I recently finished the book “Obvious Adams” by Mr. Robert Updegraff.
It is a unique book and not one that will be appreciated by people who want to merely “download information” instead of going through the process of *thinking* through principles.
It is about Oliver Adams (referred to as a rather stolid boy), who rises to dominance in his fictional universe’s advertising world.
But this time through, I was especially struck by the fact that Adams was good at advertising because of one habit of his.
And that was the habit of getting all the facts. Doing all the research. Knowing the problem inside and outside.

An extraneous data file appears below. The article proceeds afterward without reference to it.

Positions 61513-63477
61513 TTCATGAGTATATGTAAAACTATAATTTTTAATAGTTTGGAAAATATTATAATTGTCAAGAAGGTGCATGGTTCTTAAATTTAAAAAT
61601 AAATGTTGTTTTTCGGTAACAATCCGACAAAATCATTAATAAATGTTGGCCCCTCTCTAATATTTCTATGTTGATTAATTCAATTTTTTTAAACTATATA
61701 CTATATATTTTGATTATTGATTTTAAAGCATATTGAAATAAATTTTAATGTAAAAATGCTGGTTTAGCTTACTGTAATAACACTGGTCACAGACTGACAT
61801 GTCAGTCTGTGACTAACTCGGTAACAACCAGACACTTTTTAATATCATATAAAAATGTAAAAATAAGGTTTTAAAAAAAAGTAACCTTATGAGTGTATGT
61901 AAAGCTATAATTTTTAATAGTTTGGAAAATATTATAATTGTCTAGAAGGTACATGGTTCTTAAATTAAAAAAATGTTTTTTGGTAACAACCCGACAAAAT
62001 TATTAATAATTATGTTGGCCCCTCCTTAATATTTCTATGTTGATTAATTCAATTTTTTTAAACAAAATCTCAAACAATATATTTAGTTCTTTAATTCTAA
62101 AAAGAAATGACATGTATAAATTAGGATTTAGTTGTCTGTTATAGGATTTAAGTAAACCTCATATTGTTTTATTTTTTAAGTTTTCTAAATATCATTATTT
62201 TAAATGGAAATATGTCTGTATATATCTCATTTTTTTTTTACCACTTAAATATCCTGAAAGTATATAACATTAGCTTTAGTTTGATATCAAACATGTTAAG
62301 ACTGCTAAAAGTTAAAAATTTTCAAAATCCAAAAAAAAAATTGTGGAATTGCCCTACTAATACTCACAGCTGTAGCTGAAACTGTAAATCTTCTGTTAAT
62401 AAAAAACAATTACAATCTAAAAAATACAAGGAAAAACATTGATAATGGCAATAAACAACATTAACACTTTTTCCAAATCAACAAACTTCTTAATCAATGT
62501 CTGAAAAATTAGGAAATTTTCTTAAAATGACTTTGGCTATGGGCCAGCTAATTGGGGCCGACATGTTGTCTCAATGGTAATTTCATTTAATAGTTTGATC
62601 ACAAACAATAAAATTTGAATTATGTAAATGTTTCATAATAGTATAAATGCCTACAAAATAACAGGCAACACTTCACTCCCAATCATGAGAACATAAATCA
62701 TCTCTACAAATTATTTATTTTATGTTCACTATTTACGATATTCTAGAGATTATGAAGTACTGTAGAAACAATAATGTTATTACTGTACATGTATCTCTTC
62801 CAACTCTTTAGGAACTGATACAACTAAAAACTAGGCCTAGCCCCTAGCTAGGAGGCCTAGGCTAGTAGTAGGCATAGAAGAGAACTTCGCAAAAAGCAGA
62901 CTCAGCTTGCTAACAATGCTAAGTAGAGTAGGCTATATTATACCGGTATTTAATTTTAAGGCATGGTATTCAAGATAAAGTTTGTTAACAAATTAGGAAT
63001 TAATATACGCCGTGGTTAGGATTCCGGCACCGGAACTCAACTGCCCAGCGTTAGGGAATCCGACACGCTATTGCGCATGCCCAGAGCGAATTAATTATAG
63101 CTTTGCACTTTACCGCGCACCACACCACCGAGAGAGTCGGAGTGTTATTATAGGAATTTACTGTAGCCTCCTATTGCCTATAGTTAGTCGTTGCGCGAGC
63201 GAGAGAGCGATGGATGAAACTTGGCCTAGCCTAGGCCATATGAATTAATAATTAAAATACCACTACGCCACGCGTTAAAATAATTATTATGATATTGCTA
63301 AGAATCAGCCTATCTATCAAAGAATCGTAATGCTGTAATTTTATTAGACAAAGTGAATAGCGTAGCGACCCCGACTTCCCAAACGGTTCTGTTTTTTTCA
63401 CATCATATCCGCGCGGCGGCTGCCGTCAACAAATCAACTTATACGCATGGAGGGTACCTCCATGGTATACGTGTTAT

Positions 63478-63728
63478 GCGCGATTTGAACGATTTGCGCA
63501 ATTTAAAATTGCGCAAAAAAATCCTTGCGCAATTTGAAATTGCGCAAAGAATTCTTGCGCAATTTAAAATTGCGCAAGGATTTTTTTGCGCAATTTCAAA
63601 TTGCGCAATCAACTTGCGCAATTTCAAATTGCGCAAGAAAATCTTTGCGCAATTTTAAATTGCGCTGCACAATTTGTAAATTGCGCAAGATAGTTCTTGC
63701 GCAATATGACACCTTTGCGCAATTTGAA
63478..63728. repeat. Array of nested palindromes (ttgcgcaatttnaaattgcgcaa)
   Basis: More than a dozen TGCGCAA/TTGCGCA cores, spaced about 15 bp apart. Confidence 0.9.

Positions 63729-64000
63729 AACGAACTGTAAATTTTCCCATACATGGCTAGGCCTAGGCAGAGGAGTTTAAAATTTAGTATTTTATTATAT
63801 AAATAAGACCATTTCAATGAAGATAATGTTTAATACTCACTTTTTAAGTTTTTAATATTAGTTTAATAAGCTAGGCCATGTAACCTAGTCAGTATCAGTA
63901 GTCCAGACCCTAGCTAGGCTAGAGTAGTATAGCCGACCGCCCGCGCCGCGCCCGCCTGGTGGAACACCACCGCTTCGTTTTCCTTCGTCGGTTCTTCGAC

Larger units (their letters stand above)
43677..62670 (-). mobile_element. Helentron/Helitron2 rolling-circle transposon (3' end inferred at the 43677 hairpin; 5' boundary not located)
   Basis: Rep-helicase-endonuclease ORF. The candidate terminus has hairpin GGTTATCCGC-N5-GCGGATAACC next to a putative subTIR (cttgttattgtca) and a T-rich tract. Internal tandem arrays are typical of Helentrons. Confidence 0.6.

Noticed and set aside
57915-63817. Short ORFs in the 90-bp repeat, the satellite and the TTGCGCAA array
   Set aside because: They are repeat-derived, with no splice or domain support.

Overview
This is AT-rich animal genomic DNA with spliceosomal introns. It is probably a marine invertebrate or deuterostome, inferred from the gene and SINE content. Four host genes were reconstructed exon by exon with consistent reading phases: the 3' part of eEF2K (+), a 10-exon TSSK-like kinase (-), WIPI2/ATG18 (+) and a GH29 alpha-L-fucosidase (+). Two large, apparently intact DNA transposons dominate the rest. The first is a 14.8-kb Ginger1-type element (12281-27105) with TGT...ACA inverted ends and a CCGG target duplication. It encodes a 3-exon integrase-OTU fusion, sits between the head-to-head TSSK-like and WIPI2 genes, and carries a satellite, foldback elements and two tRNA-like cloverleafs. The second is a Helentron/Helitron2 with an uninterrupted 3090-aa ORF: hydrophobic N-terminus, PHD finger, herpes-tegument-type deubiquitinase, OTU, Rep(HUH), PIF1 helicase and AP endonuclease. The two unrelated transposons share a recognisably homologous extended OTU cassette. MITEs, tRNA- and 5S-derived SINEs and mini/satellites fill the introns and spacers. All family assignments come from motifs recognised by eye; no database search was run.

Then the answers became obvious to him.
How often do we make assumptions and fail to get all the facts?
There are two obvious problems this creates.
One, it means we may make a foolish blunder and target the wrong audience, or run the wrong offer, or make agreements that don’t actually benefit us.
But it also makes advertising more difficult. If we gather all the facts about our audience — and come to know them — writing to your audience becomes almost brutally easy.
You know the things that interest them. You know what will bore them. You know what will persuade them.
Get all the facts first — it makes everything easier.
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